Endianness is a topic in computer architecture that can give anyone a headache trying to understand exactly what is happening and why. In the field of computer simulation, it is a pervasive problem that takes some thinking to solve in an efficient, composable, and portable way.
This blog post describes how I am used to working with endianness in virtual platforms, and why this approach makes sense to me. There are other ways of dealing with endianness, with different trade-offs and overriding goals.
What is endianness? In my way of looking at it, it is the arbitrary solution to the problem you get when a large unit of information (say, a 32-bit word) needs to be stored as a set of smaller units (say, 8-bit bytes). When this happens, you need to split the large unit into smaller units, and decide on how to order the smaller units. There is no objectively better or worse way to do this – as long as the result is unambiguous and based on positional numerics (i.e., no roman numerals, please), it is hard to claim that one order is better than another.
We use “endianness” all time without really thinking about it, when we write regular decimal numbers. In our standard base-10 decimal writing system, any value >9 has to be written down using multiple digits. The order we use is a big endian representation: the most significant numbers come first in our reading order (hundreds before tens before single digits, etc.).
In computer architecture, we have three main schools of endianness:
- No endian, where we never break things down to bytes but always operate on equal-size words (not very common in practice, but certain machines like the Microchip PIC have instruction ROMs as wide as the instructions, and no way to address components of the intructions)
- Big endian, BE, where the most significant bytes are put first in order of ascending addresses. I.e., the “big end” comes first.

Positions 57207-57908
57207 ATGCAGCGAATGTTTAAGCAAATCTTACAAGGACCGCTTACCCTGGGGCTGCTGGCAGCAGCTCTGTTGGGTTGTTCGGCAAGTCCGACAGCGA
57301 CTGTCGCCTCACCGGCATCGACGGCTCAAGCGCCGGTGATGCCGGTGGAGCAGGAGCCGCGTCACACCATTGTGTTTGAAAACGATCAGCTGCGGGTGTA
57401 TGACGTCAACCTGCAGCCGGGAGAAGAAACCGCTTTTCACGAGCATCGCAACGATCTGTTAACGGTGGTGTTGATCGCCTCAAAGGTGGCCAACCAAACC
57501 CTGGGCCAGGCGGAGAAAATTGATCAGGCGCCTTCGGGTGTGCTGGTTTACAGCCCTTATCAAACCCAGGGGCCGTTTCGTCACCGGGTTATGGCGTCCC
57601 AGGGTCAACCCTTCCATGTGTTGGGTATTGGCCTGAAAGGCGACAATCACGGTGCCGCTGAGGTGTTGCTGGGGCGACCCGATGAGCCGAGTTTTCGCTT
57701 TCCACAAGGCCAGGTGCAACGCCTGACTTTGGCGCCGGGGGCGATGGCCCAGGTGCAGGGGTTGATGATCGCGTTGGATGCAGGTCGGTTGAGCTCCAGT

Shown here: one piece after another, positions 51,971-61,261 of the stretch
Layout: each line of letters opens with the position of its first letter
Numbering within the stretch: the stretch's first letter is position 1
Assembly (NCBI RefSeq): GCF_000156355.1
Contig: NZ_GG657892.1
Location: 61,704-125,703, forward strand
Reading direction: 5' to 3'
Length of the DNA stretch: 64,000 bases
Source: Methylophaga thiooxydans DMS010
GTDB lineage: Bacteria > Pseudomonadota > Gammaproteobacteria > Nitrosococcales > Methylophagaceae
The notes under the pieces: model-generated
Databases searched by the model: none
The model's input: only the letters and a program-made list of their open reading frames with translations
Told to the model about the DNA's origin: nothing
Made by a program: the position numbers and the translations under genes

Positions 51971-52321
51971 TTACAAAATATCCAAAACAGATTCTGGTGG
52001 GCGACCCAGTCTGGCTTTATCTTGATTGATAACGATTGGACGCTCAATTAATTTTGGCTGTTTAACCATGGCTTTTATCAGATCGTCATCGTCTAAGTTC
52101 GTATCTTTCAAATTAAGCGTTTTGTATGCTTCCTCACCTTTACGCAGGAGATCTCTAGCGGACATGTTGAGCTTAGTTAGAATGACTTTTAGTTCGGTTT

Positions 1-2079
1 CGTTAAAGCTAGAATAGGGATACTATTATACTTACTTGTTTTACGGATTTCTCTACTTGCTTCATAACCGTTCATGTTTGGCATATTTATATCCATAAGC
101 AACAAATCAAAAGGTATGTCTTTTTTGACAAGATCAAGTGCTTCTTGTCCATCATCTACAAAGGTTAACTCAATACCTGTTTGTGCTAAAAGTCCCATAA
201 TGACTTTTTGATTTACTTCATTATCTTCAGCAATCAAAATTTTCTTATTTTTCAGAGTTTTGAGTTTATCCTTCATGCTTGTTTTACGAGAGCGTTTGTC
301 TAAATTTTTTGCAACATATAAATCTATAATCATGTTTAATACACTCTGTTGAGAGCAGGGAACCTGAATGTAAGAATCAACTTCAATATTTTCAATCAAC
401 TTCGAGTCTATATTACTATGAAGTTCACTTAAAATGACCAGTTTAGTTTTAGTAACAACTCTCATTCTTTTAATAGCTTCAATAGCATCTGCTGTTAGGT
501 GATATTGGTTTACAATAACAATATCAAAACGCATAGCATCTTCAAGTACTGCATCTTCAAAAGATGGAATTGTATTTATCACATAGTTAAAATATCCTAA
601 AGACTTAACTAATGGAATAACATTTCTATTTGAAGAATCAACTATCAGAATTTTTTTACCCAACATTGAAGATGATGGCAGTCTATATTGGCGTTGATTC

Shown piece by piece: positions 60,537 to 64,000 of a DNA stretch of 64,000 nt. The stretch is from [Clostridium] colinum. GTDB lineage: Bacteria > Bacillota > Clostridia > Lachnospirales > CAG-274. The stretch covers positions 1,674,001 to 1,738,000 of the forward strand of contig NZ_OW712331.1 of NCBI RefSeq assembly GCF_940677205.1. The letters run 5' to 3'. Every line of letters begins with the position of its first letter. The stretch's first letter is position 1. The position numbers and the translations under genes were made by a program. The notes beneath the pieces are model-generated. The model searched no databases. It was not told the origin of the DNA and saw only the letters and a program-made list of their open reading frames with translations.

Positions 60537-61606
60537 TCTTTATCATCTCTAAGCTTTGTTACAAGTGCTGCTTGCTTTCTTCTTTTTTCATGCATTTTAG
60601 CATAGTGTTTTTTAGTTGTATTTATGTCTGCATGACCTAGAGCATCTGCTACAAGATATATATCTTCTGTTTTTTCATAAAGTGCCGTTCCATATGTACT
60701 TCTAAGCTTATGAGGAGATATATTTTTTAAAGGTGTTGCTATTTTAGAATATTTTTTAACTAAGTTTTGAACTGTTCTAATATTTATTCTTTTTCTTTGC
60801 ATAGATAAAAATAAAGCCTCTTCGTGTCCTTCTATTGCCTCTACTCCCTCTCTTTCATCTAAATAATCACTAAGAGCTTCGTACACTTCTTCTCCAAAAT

- Little endian, LE, where the least significant bytes are put first
- “Middle endian”, where the ordering differs for different sizes of data (Wikipedia mentions this, but I have never seen an example). I have heard stories about chips that also used different endianness to store data by different instructions (by misdesign, I am not referring to the Power Architecture load/store byte-reversed instructions).
BE is the traditional choice of IBM and the major early RISC chips, with Power Architecture, MIPS, SPARC, and the zSeries as the most important representatives. LE is the choice of x86, and more recently ARM. MIPS also seems to be gravitating towards LE, probably as a way to make x86 software slightly easier to port. Note that even though some processor cores are described as endianness-neutral, that really means that they can run as either LE or BE. In practice, particular chip designs incorporating such cores tend to lean heavily towards one endianness, since devices are designed for a particular endianness.
The Software View
For me, the most important view of endianness is how the software sees it. When a program is running on any current architecture, it logically sees memory as an array of bytes. Inside the memory chips, we have a very different physical layout, usually with words much wider than a byte, as well as an addressing scheme that is not one-dimensional. The interconnect (“bus”) moving data from a processor to memory and back is a complex system containing caches, buses of different widths (usually 64 bits or more), memory controllers, cache controllers, bus bridges, and other devices. All of this is usually completely invisible to software, as illustrated below: